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New Years freak show! Thousands of Ukrainians march in Kiev in hopes of bringing back the dead spirit of WW2 Nazi collaborator Stepan Bandera

It’s like an episode of The Walking Dead.

Either Ukrainian nationalists are just looney tunes crazy, or Victoria Nuland laced her coup d’etat cookies with some funky strong LSD where people in Kiev now believe their WW2 Nazi idols will come back to life in some sort of messiah-like second coming.

What a creep show Ukraine has become.

Via AFP:

The march on what would have been Stepan Bandera’s 106th birthday moved along the same streets on which hundreds of thousands rallied for three months last winter before ousting a Moscow-backed president.

Some wore World War II-era army uniforms while others draped themselves in the red and black nationalist flags and chanted “Ukraine belongs to Ukrainians” and “Bandera will return and restore order”.

“The Kremlin is afraid of Bandera because he symbolises the very idea of a completely independent Ukraine,” Lidia Ushiy said while holding up a portrait of the far-right icon at the head of the march.

Bandera is a mythical but immensely divisive figure in Ukraine whom some compare to Cuba’s Che Guevara.

His movement’s slogan — “Glory to Ukraine! Glory to the heroes!” — was also the catchphrase of last year’s pro-European revolt.

As noted above, the marchers in Kiev are honouring what amounts to be a Pro-Nazi Ukrainian nationalist, chanting that he will return and set Ukraine free.

Western propaganda, and shoddy AFP reporting aside, Bandera is not a “mythical” figure. He was a very real and polarising person, who ordered the death of hundreds of thousands of Poles, Jews, and Russians during WW2.

So who is this Ukrainian nationalist messiah? Via Wikipedia:

Stepan Andriyovych Bandera was a Ukrainian political activist and leader of the Ukrainian nationalist and independence movement.

In 1934, he was arrested in Lwów (in Ukrainian, Lviv) by Polish authorities and was tried twice: for involvement in the assassination of the Polish minister of internal affairs, Bronisław Pieracki; and at a general trial of Organization of Ukrainian Nationalists executives. He was convicted of terrorism and sentenced to death, but the sentence was commuted to life imprisonment.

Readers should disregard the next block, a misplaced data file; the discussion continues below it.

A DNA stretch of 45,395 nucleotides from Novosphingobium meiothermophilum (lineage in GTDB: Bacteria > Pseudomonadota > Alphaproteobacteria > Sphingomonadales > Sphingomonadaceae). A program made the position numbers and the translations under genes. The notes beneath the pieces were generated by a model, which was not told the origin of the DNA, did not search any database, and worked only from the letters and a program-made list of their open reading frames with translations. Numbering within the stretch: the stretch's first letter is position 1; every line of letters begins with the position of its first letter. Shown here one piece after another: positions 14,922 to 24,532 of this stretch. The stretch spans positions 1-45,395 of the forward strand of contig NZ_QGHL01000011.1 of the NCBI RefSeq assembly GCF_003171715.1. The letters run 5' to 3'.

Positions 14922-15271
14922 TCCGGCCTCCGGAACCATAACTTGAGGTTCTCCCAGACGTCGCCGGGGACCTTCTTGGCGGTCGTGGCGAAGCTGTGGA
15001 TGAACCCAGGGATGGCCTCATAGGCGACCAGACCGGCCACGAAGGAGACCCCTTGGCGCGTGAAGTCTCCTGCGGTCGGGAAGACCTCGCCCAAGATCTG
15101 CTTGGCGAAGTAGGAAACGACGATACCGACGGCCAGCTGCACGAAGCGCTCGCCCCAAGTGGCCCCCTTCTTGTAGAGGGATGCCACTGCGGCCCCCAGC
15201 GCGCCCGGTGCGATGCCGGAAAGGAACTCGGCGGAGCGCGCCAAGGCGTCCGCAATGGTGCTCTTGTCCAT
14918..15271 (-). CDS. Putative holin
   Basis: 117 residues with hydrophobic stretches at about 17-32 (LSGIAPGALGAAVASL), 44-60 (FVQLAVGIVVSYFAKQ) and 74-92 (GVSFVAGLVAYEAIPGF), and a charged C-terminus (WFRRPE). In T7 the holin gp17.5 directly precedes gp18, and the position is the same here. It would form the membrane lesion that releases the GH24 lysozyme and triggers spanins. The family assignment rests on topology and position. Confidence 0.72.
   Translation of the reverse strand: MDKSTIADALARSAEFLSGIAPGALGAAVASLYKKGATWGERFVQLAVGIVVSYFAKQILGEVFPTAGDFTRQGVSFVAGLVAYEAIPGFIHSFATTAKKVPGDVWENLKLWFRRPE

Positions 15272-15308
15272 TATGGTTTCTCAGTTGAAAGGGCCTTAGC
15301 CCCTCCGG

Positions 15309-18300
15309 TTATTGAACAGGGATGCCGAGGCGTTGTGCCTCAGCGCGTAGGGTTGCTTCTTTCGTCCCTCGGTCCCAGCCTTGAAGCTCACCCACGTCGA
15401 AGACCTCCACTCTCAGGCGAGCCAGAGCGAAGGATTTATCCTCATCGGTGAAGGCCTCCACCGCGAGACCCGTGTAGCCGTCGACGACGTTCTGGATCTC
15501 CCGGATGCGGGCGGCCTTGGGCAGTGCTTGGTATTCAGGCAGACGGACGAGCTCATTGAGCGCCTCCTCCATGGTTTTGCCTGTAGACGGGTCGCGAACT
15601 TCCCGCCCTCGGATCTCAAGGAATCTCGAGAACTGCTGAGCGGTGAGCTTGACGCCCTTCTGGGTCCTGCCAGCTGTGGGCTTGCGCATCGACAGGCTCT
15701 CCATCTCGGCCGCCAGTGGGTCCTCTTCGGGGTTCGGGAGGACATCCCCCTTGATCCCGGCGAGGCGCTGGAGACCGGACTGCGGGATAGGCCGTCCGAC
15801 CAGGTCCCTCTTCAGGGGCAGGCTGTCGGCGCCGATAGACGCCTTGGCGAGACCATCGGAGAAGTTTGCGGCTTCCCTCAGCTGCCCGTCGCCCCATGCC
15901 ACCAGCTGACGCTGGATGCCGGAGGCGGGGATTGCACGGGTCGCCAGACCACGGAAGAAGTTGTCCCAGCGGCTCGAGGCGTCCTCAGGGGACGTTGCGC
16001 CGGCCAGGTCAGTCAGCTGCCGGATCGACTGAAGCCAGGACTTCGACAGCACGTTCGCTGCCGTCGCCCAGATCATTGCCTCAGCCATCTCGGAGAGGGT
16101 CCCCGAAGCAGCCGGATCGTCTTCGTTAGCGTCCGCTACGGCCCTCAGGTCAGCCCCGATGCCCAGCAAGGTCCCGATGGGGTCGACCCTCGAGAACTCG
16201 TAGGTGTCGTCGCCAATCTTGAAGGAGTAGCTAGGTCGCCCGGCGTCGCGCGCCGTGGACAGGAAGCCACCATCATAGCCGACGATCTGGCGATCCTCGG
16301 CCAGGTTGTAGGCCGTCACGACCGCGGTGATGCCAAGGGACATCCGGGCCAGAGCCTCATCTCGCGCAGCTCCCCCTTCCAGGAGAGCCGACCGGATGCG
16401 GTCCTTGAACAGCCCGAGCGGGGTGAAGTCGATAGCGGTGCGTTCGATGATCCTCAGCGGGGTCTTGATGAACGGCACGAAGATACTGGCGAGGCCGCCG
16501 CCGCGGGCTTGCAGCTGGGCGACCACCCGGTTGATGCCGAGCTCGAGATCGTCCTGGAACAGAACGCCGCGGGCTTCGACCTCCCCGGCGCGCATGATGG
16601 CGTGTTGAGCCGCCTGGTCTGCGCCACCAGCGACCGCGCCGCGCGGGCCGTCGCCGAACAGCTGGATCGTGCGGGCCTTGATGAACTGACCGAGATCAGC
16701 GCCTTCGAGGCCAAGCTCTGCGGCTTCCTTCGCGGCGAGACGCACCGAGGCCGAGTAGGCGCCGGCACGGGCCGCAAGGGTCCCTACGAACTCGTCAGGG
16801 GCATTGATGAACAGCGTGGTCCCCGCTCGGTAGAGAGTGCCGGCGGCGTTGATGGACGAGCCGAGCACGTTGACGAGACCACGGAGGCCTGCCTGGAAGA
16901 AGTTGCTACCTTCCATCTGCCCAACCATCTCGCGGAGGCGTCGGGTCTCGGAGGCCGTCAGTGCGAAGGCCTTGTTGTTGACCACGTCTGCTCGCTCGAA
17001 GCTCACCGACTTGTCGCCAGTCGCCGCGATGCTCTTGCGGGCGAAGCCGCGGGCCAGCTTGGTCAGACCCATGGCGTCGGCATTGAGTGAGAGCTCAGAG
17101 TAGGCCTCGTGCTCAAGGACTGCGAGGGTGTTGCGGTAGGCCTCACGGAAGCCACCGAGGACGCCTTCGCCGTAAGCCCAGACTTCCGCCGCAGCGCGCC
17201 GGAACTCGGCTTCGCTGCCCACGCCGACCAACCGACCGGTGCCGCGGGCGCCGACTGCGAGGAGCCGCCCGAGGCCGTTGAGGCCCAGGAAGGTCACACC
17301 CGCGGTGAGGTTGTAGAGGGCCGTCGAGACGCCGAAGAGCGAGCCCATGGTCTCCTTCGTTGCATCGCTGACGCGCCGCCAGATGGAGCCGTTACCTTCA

In September 1939, while Poland was being invaded, under unclear circumstances Bandera managed to get freed from prison and proceeded to work, with German support, for an uprising in the Kresy. These eastern Polish territories had a majority Ukrainian population, and went on to become modern Western Ukraine. At the same time, he tried to stoke unrest in the Ukrainian Soviet Socialist Republic, modern Eastern Ukraine. His goal was to establish a unified Ukrainian state, composed of areas inhabited by ethnic Ukrainians, but that had been under the control of Poland and the Soviet Union.

On 30 June 1941, eight days after Germany’s attack on the Soviet Union, Bandera in Lviv proclaimed an independent Ukrainian state. His militant branch of the Organization of Ukrainian Nationalists (OUN) thought that, in their struggle against the Soviet Union, they had a powerful ally in Nazi Germany. But the Germans arrested the newly formed Ukrainian government and sent them to concentration camps in Germany. Bandera was imprisoned by the Nazis until September 1944.

At that juncture, with the war going very badly against Germany, Bandera was released in the hope that he would fight the advancing Soviet forces. He established his headquarters in Berlin and received German financial, material, and personnel support for his Ukrainian Insurgent Army.

After the war, in 1959, in Munich, Germany, Bandera was assassinated by the Soviet KGB (secret police).

Assessments of his work have ranged from totally apologetic to sharply negative. On 22 January 2010, the outgoing President of Ukraine Viktor Yushchenko awarded Bandera the posthumous title of Hero of Ukraine. The award was condemned by European Parliament, Russian, Polish and Jewish organizations and was declared illegal by the following Ukrainian government and a court decision in April 2010. In January 2011, the award was officially annulled.

Stepan Bandera remains a controversial figure today both in Ukraine and internationally.

American and European leaders are supporting a real bunch of winners in Ukraine.

References:

http://news.yahoo.com/thousands-ukraine-nationalists-march-kiev-193807371.html

http://en.wikipedia.org/wiki/Stepan_Bandera

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